||This article relies largely or entirely upon a single source. (March 2012)
The Pathans of Rajasthan (Pashto: د راجستھان پښتانه, Rajasthani: राजस्तानी पठान (Devanagari), راجستھانی پٹھان (Urdu)), are a Pathan community found in the state of Rajasthan in India.
History and origin
The community are descendants of Pashtun (Pathan) soldiers and adventurers who came to Rajasthan to serve in the armies various Rajput princes. While the principality of Tonk was found by Ameer Khan in 1817, a Yousafzai Pathan, and was the only non-Hindu state in Rajputana, and the community is sometimes referred to as the Tonkia Pathan. Tonk was incorporated into the Indian Union in 1948. The failure of the 1857 Indian mutiny also led to an influx of Rohilla Pathans from the Rohilkhand region. Other than Tonk, they are also found in the districts of Dungarpur, Banswara, Ajmer, Jaipur, Bharatpur and Udaipur. They have three sub-divisions, the Swati, Buneri and Bagodi. Most of the Rajasthan Pathans belong to the Yousafzai tribe. They have long since abandoned Pashtu, and now speak Urdu, as well as various dialects of Rajasthani.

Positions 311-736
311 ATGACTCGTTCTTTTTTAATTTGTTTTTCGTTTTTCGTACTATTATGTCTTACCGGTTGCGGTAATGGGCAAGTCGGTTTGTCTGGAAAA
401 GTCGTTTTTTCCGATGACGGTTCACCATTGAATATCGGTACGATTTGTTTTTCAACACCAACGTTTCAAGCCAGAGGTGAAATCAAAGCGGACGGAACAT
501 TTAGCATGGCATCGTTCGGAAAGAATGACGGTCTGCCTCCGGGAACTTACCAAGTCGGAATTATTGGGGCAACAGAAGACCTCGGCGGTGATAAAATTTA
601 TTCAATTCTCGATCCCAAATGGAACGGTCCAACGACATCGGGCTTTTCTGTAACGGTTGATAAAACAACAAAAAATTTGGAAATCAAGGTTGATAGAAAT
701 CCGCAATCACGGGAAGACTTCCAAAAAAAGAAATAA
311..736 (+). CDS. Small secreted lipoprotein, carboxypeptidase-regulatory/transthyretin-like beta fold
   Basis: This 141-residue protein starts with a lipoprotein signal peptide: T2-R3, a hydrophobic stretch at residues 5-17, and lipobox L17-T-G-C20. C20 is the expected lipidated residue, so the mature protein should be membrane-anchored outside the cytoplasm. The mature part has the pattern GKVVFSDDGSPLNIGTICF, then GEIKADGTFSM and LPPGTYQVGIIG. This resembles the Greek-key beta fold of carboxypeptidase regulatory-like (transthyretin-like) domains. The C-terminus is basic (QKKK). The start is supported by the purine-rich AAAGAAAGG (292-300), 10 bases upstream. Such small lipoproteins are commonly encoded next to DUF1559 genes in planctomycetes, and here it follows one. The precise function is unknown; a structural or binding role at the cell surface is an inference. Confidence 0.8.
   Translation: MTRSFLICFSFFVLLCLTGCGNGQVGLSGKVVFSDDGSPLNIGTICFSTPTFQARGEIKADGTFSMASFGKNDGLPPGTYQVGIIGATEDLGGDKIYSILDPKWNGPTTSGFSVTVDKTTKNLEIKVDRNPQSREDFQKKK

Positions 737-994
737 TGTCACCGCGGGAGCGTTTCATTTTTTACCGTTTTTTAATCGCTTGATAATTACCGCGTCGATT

The traditional occupation of the Rajasthani Pathan was serving in the armed forces of the various states in Rajputana. Now many are employed by state police, as government clerks, as well in the transport industry. Some also land, especially in Tonk, and are a community of cultivators. They are entirely endogamous, very rarely marrying out of the community.
Each Pathan settlement has its own community council, known as a jamaat. The head of the jamaat was historically chosen from a locally prominent family, but now is elected. If the matters concerns the Pathan community as a whole, then members of the various local jamaats come together. The Rajasthani Pathan are entirely Sunni, and have been effected by the influence of the Tablighi Jamat, a reformist Deobandi organization, which is active in Rajasthan. Some of Muswani Pathan also living in a small village Kheerwa Sikar District.
Some Rajasthani Pathans have migrated to Pakistan after the partition of India and have settled in Mirpurkhas and Karachi, Sindh.
- ^ a b c d People of India Rajasthan Volume XXXVIII Part Two edited by B.K Lavania, D. K Samanta, S K Mandal & N.N Vyas pages 747 to 749 Popular Prakashan